Editor’s Choice – Broke the cycle

It was a very tough thing for my mum and me to end a pattern of life that destroyed my brothers, father, and our family. My mom and I broke that cycle forever and set me free to become myself.

I grew up with two older brothers that were drug addicts big time, I am so grateful I didn’t follow them. Mom was proud of me and still is to this day for not following them. Dad, he had a tough life growing up. Mom watched him become unhappy with life and she was very upset that he wasn’t able to come out from hiding it from everyone and keeping it all in him. She felt betrayed by the way he treated her and created that feeling inside her. Me, I grew up as the typical happy male in the closet about something for a long time. I felt inside that I had an inner female persona that wanted out, but I wasn’t ready to come out at the time. I hid in the closet about this while knowing that I would come out – one day!

During the time, my brothers were in and out of jail for drug offenses, Mom and I watched while our family began to fall apart. We both knew then, that something was going to happen, at the same time, feeling that they may hurt us in some way. She really wasn’t happy with them at all and couldn’t take it anymore from them in any way, eventually get kicked out of the house, for continuing to act in ways that she had to stop as best as she could. She was also extremely pleased to see that I was smart enough not to follow in their footsteps. I sensed and knew that I had a life ahead of me and that was very important in getting me through all this. Our home life was good and we kept a nice clean house. I believed that my brothers would always be there for me, I tried my best to convince them to get clean and to get help. They did try going into rehab but quit three times letting themselves and me down. They had promised me that they would quit, but history showed me that they flat out lied to my face. My dad, he was a good worker, but his mouth got him into trouble and became his biggest problem. He was constantly told off his bosses and supervisors which eventually got him fired from his jobs. I explained to him that needed to change and to stop speaking out so much, but wouldn’t listen at all. My mom tried to tell exactly the same too, but he just would not listen to anyone at home or at work; it always finished with him being fired. It’s easy for me to see clearly that, I had learned by his mistakes and from the influence of my mom. When at work do what they ask you to do. I am and have been this way, to this day.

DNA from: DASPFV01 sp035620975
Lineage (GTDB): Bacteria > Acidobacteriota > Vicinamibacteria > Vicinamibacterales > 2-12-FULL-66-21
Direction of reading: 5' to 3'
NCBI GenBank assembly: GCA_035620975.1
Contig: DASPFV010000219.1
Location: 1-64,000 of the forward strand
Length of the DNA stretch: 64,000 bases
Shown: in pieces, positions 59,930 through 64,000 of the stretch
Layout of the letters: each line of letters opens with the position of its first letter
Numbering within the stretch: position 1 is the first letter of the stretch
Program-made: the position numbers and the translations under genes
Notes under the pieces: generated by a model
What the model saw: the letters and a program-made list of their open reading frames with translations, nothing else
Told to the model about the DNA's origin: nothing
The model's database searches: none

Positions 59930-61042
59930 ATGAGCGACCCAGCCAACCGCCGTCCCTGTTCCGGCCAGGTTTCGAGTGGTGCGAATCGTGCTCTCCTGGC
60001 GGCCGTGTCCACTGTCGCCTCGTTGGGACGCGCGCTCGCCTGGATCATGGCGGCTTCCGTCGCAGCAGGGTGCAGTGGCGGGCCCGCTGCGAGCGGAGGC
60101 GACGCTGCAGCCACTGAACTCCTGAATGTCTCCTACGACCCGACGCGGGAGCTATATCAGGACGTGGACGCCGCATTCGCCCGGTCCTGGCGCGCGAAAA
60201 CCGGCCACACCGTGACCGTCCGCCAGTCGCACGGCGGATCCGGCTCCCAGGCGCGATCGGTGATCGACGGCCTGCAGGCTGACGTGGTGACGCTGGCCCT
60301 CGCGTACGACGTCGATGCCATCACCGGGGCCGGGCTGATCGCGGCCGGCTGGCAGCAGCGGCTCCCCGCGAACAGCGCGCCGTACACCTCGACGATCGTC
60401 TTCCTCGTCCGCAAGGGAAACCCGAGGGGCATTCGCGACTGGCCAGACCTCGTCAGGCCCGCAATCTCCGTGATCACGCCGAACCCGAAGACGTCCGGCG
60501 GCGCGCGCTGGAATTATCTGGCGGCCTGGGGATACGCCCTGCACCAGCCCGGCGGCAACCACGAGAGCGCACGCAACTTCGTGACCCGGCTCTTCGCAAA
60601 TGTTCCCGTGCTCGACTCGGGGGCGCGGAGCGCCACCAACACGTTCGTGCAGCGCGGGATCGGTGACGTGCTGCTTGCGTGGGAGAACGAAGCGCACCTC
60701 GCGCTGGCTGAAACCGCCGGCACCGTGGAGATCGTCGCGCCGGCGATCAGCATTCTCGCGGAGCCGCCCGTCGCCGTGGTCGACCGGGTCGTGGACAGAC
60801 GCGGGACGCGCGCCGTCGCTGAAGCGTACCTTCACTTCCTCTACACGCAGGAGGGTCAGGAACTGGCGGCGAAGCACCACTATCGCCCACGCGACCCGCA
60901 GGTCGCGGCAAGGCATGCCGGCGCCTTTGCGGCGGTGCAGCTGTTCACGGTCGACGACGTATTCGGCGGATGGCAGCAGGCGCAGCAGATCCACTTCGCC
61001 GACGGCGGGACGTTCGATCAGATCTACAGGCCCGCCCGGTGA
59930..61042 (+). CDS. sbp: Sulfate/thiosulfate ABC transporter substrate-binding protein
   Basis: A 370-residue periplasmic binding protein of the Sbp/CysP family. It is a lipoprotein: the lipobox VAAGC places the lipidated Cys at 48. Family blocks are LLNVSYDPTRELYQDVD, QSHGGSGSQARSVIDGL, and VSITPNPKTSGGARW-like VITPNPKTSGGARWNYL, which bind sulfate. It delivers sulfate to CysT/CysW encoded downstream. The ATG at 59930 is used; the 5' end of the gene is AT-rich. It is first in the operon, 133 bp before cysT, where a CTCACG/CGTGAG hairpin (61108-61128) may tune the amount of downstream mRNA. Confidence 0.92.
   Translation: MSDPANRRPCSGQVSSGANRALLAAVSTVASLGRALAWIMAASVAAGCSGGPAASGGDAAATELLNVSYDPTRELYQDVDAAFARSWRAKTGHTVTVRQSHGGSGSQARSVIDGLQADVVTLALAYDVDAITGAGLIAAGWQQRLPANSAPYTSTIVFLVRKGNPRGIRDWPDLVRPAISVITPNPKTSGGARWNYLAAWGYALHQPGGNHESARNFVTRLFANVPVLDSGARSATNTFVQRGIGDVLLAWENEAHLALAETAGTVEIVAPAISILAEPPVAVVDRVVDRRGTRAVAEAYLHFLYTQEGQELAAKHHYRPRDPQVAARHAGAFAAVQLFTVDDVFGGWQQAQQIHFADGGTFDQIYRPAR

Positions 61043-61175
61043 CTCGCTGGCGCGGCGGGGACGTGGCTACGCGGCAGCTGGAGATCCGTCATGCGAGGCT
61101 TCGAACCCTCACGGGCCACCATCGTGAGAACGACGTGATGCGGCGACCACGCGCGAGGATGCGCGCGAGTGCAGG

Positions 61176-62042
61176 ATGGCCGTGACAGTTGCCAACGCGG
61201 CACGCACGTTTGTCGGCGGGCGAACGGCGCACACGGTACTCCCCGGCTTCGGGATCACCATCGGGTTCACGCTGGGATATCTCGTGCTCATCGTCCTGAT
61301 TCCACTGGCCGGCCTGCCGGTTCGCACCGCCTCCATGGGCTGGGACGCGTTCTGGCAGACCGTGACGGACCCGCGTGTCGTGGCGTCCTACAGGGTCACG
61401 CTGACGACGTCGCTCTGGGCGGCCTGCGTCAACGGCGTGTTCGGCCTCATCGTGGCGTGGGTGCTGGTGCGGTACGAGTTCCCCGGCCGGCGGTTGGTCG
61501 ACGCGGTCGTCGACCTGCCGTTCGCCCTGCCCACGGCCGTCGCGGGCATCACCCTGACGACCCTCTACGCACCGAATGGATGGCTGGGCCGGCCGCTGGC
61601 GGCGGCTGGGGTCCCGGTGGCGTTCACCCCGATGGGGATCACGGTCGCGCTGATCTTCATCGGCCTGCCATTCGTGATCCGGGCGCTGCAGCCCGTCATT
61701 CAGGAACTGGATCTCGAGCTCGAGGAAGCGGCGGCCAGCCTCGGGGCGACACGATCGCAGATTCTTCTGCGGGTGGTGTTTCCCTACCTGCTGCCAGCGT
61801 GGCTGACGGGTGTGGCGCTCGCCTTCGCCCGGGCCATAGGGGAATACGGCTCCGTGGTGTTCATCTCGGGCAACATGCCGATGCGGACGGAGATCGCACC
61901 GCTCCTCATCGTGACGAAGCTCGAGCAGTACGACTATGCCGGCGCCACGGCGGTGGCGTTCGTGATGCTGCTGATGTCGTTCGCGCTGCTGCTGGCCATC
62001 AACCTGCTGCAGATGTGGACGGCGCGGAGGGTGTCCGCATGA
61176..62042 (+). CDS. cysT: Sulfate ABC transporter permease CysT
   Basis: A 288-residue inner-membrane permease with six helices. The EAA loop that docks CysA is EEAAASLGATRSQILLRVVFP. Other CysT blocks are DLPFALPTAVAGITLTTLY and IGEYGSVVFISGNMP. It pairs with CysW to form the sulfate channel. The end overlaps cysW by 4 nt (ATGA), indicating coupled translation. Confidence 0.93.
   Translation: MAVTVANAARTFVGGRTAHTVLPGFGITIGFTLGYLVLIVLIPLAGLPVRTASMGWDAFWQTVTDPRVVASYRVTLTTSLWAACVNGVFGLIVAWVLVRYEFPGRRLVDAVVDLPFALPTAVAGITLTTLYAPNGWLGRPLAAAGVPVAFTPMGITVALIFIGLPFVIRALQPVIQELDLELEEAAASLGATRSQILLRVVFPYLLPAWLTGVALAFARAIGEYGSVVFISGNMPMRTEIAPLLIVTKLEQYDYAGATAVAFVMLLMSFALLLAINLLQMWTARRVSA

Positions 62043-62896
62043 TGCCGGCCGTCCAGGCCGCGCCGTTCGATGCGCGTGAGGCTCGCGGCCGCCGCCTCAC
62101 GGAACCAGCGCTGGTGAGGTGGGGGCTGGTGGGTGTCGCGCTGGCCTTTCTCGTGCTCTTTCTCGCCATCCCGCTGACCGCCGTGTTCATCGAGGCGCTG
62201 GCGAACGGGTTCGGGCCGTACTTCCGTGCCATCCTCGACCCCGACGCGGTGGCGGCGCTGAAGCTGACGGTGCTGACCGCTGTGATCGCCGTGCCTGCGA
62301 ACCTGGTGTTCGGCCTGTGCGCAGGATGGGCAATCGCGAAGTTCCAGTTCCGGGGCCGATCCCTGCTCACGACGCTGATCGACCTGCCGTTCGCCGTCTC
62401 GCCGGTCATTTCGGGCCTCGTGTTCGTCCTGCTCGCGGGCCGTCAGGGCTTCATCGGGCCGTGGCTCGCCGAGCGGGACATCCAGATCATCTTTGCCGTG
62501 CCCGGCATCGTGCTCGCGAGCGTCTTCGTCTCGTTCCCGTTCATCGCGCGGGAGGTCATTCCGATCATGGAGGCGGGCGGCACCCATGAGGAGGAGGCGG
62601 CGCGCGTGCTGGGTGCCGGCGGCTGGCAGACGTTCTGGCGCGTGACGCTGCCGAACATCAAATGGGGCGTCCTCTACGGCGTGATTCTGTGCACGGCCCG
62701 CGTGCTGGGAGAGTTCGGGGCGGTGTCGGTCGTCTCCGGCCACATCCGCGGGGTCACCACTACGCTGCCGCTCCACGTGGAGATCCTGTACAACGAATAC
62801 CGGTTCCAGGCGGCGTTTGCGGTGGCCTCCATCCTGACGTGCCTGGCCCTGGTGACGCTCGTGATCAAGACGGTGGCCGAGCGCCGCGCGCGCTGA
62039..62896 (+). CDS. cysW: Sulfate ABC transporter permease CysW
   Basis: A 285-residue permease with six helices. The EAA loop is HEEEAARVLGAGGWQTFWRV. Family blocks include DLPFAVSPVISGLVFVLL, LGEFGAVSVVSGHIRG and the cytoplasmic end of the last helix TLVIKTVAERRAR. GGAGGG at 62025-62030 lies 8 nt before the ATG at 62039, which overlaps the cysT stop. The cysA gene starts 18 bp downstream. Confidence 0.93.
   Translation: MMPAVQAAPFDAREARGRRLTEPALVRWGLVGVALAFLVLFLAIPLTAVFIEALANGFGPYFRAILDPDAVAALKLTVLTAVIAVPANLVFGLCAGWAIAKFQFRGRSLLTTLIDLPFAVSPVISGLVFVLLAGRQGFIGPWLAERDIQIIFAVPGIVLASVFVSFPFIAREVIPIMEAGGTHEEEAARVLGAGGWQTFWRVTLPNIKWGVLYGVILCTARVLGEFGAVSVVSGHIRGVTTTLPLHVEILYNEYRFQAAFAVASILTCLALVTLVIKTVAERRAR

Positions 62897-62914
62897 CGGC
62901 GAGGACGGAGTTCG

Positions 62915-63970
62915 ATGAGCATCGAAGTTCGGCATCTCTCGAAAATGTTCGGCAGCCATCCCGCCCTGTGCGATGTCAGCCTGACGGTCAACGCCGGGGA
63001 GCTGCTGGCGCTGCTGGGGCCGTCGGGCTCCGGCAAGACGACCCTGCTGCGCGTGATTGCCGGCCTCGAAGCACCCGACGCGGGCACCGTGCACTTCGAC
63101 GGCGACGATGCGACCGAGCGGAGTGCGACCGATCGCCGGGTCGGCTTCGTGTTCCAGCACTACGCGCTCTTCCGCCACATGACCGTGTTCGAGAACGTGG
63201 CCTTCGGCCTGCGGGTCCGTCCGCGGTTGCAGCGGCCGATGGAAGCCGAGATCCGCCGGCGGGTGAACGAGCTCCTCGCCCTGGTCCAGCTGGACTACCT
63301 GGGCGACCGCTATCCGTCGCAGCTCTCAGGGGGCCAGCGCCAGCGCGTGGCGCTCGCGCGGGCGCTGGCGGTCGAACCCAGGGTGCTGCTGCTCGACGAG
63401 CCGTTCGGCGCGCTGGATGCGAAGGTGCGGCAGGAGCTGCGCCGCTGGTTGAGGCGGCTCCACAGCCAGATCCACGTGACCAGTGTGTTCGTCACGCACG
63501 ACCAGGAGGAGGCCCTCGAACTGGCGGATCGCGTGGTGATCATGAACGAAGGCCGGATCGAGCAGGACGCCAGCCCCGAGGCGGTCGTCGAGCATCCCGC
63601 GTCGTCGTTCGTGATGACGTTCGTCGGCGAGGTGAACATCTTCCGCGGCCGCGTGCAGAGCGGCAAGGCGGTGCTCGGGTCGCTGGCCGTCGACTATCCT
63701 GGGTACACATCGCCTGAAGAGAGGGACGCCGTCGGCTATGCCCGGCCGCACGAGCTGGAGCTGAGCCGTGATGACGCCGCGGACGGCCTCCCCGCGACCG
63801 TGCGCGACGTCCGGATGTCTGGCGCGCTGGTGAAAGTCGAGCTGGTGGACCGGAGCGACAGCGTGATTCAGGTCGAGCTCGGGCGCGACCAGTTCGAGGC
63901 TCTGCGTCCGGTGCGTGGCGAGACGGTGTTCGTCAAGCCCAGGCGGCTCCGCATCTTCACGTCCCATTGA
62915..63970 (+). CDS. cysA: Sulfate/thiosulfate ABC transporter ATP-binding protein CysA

Dad, he grew to be more unhappy with his life, in and out of jobs and being laid off. Although I had not shown signs of following the same paths as my brothers and father, Mom feared that I might be next and raised the question with me, but I assured her that there was nothing wrong with me without hesitation. As our lives moved on, she saw how I grew up having great friends who were always there for me. Then in January of 1997, tragedy first struck, my brothers were found dead at their apartments from overdosing on drugs. Mom and I felt very betrayed by this and felt that they let us down and themselves, which hurt. Life really didn’t get much better after their funerals. Before long, it was followed by the death of my dad in March 1997. Mom had found him dead, laying in the backyard with a gunshot to his head after committing suicide. The shock she had encountered in finding him dead in that terrible way devastated her. She did call later to me tell me that dad had committed suicide. I was hit hard too and just as devastated as she was, I couldn’t help but feel that my dad too, had betrayed me, and likewise so did my Mom. She had called 911, while a neighbor arrived to watch him walk into the backyard, holding a gun in his right hand, moments later hearing a gunshot.